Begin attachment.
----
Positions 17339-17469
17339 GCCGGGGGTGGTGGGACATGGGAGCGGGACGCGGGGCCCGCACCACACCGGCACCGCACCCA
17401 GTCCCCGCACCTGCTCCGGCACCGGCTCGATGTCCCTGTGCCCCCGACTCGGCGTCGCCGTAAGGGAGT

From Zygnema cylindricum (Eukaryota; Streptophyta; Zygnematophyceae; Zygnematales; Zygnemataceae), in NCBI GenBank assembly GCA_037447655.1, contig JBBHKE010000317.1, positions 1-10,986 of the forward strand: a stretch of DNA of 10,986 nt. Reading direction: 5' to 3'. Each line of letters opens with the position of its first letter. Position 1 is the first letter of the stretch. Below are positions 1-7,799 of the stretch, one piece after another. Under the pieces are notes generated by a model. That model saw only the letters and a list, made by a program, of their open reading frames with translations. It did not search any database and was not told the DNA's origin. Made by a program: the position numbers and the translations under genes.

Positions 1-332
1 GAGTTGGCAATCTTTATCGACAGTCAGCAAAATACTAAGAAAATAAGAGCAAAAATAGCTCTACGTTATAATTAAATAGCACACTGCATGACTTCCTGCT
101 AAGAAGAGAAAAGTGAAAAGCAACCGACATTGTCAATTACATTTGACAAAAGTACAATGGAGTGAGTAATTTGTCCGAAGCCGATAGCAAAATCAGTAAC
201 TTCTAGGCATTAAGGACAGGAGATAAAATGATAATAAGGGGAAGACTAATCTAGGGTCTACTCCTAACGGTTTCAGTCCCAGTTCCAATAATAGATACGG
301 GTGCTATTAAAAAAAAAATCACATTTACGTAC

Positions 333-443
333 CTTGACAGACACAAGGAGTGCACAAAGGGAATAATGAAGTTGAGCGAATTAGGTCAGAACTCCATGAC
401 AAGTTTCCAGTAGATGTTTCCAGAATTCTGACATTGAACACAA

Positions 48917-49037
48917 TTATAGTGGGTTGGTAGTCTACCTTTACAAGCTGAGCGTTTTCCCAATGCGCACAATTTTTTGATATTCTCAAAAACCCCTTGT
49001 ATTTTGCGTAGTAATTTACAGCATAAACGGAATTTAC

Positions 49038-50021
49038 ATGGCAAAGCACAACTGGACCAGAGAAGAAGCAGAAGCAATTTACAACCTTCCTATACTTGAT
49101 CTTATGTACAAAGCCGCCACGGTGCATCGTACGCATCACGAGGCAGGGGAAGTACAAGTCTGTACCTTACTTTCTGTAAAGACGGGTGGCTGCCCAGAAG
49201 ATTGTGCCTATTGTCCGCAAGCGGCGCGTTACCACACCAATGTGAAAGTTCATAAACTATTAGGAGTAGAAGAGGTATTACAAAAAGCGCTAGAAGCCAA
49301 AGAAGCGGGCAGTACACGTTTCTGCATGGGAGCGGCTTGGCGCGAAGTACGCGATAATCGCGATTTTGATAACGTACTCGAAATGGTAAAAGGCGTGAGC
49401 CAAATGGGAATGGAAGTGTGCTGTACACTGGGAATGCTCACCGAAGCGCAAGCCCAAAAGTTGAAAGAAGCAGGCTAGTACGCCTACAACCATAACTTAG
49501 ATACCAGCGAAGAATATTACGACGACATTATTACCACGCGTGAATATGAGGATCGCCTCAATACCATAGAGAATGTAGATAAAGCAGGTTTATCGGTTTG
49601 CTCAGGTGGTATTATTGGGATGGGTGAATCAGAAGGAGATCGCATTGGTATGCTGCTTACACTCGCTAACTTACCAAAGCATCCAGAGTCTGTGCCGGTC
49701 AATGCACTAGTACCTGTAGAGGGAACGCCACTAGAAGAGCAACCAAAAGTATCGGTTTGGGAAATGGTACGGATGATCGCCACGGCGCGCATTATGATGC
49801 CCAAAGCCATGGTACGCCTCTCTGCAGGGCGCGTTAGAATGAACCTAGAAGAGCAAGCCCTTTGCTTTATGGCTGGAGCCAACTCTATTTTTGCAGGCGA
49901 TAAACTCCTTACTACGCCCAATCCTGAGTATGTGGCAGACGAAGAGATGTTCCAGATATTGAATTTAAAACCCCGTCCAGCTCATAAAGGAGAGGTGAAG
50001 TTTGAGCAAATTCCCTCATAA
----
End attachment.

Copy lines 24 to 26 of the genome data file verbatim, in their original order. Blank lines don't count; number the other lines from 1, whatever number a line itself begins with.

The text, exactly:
49701 AATGCACTAGTACCTGTAGAGGGAACGCCACTAGAAGAGCAACCAAAAGTATCGGTTTGGGAAATGGTACGGATGATCGCCACGGCGCGCATTATGATGC
49801 CCAAAGCCATGGTACGCCTCTCTGCAGGGCGCGTTAGAATGAACCTAGAAGAGCAAGCCCTTTGCTTTATGGCTGGAGCCAACTCTATTTTTGCAGGCGA
49901 TAAACTCCTTACTACGCCCAATCCTGAGTATGTGGCAGACGAAGAGATGTTCCAGATATTGAATTTAAAACCCCGTCCAGCTCATAAAGGAGAGGTGAAG